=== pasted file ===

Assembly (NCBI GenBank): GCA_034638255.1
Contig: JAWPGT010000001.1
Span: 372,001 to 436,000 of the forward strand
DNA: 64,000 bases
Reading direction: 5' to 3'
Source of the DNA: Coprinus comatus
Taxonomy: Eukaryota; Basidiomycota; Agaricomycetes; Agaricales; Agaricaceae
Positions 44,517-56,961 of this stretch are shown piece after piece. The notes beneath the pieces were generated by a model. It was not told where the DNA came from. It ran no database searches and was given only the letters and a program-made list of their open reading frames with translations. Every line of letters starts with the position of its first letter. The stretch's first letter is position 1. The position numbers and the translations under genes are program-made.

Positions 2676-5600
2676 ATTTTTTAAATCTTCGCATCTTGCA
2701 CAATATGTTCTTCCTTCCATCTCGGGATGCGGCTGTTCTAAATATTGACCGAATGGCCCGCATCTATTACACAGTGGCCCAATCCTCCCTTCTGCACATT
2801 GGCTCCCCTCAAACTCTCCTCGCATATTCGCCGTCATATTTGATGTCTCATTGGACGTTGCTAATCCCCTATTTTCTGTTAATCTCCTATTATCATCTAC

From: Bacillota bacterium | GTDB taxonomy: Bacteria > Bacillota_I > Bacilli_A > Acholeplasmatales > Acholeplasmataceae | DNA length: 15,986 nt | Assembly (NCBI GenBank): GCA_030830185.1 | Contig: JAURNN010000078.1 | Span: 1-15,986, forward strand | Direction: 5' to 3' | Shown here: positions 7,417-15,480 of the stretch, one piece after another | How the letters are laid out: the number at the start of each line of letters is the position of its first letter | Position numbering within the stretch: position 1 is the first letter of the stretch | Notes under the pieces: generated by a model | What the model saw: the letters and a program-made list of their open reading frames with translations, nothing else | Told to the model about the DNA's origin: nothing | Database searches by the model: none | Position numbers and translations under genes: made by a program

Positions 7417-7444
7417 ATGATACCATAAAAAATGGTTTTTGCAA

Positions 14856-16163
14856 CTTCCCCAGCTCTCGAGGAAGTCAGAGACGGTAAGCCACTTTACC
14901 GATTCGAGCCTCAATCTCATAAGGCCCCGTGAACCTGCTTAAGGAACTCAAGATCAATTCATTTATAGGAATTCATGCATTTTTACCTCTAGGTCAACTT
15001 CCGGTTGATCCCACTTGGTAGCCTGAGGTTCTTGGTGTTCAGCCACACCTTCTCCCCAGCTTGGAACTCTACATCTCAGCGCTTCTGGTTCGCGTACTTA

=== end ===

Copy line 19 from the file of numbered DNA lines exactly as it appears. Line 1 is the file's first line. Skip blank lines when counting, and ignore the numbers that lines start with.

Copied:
15001 CCGGTTGATCCCACTTGGTAGCCTGAGGTTCTTGGTGTTCAGCCACACCTTCTCCCCAGCTTGGAACTCTACATCTCAGCGCTTCTGGTTCGCGTACTTA